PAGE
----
We didn’t bring a lot of baby gear with us to NYC. With our trusty Onya Baby Carrier we managed just fine. No stroller, no high chair, no pack and play. But still, he required his own bag of clothes. And we needed extra clothes for ourselves. Because babies are not leak proof. So when we return home we have more bags to bring in the house than usual. I carry the baby in. She gets all the bags. His nap in the car means that he is wide-awake. We are less so. Hours later his eyes shut, he claps his hands a little in his sleep, because it’s his new thing and even sleep doesn’t stop it. I ask Tracy if she is going to head to bed too but she is too excited to download the pictures from our trip. I am more concerned with sleep than the city that never sleeps.
The next day I feel off. Funky. Mac is bored. New York City is full of bright lights and people to watch. It has fast and loud subway cars that propel you from one magical destination to the next. And in New York he got bites of pizza and bagels and cannoli. The inside of my living room pales in comparison.
I’m impatient with his boredom. We head to the park to give him space to play. We have a lot of that in Ottawa. Space. Green space. Grass space. He can crawl and climb to his heart’s content. But his heart was content being carried around New York. His head on my shoulder. People to stare at everywhere he turned.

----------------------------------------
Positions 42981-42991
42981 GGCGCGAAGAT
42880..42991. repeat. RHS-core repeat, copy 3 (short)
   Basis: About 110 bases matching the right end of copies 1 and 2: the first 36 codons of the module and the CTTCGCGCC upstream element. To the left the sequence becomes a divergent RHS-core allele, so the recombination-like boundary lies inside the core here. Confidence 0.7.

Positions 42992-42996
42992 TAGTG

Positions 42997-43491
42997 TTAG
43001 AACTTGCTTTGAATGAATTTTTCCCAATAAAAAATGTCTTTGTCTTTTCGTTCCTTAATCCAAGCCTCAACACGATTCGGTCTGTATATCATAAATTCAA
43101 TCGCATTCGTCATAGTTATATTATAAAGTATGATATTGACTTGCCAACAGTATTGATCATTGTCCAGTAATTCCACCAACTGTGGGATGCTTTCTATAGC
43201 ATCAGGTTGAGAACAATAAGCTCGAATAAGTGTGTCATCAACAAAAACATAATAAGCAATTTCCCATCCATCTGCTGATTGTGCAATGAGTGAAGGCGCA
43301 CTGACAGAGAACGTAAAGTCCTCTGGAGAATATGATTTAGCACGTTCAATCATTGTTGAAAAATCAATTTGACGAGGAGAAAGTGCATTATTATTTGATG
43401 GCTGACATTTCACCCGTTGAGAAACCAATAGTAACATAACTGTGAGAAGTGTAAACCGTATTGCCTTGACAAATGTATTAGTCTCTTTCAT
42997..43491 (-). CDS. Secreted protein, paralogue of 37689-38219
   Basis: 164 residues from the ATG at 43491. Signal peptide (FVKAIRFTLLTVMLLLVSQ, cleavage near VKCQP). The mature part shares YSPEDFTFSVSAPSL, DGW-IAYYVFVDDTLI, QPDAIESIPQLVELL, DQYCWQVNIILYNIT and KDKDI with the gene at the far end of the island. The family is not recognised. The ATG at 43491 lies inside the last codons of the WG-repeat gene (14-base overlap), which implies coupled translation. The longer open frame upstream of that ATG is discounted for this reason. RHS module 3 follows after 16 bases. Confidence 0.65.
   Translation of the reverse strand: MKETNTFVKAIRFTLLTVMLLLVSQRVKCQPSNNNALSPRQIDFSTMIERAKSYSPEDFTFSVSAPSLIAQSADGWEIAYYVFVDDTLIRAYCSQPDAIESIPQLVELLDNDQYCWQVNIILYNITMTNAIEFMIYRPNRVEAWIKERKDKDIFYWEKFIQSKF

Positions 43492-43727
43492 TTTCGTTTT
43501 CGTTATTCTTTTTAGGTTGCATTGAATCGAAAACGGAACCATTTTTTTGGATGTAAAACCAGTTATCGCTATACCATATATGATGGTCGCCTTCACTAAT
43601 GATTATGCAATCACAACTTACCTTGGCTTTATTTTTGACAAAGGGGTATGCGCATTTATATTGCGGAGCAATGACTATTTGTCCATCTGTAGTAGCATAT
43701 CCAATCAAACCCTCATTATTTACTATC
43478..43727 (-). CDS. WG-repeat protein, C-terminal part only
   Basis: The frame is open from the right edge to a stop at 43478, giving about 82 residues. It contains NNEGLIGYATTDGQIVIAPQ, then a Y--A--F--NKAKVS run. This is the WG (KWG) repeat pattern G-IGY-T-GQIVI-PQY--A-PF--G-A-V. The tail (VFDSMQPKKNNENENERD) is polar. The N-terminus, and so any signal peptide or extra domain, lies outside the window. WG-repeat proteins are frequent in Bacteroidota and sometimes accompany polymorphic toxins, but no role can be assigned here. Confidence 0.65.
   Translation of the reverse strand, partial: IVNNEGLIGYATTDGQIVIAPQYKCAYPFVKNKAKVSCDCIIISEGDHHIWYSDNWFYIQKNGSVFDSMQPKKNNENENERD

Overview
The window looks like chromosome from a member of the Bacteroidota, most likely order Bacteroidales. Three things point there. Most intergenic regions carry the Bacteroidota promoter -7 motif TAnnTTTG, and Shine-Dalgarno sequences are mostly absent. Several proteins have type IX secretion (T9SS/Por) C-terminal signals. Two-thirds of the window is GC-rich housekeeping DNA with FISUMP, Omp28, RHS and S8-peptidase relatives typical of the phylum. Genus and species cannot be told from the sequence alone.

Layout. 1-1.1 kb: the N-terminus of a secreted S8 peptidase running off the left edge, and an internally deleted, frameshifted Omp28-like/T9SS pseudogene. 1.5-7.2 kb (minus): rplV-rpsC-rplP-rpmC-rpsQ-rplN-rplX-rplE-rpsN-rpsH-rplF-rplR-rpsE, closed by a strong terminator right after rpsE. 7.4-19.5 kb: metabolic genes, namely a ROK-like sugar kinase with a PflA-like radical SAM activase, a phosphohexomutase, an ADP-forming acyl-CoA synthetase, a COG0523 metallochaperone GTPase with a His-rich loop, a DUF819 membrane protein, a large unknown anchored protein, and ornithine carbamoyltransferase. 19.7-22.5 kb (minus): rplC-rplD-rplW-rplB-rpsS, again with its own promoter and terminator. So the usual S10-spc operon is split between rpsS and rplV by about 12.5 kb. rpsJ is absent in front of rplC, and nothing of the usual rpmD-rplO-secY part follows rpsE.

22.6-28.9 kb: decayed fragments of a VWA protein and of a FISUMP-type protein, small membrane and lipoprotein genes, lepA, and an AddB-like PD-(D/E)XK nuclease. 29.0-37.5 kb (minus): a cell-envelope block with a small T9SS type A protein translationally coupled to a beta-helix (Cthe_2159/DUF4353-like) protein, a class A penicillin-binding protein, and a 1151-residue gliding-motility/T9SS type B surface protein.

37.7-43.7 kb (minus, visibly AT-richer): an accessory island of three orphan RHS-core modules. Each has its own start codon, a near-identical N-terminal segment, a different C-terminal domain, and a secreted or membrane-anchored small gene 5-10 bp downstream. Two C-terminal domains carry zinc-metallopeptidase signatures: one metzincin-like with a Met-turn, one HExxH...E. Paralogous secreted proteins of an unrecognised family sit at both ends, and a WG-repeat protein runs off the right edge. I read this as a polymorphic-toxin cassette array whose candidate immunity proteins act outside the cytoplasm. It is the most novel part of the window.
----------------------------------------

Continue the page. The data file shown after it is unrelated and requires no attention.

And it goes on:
|Mac in Ottawa|
|Mac in New York City|
I can’t shake my mood. I wonder if it is the post-vacation slump. But it doesn’t feel that way. I feel homesick. Which makes no sense. I’m home. Have been for a full day now. But still, I’m restless, irritable, jonesing for a fix.
Day turns to night and the baby falls asleep without a lot of fuss. I thank God for small favors. I snuggle into the couch next to my wife. A cup of warm tea in my hand and a bowl of popcorn on her lap. She presses play on the movie and I rest my head on her chest. The beat of her heart competes with the surround sound and I manage to split my hearing so that one ear can listen to the movie and the other to her heart. Her arm stretches around my shoulder and I breathe a sigh of relief. I am home.
New York City has so much to offer. It has monkeys at the zoo and the best sandwich I’ve ever had. It has streets that mock the moon by appearing to be day in the middle of the night as bright flashing lights illuminate the pavement. It has artists on street corners and yellow cabs that decorate the landscape as they whiz by in packs. It has buildings so large that as you look up you suddenly feel both inspired to be big and ultimately insignificant. It has electricity that mixes with oxygen and carbon dioxide to produce some strange kind of air that inspires artists to create and writers to write. It has Mac's dad and his wonderful friends.
But it doesn’t have this. This still. This warmth. This room with the shades drawn so that the rest of the world disappears. This home I have built in my wife’s arms. Just me and her. No masses of people. No boastful bright lights. Just the humble glow of the TV as it plays the latest Hollywood hit.
Our bodies shift and bend. Finding that perfect nook. Legs criss-cross and hands are held. Like two pieces of Lego designed to fit together we sink into one another. And I realize that I was homesick. Not for my city or my house. But for my wife’s arms. And I am home.
Our continued thanks to DealAngel.com for sponsoring this trip. DealAngel takes the guess work out of searching for hotel deals saving you time, money, and sanity. Check out my review HERE.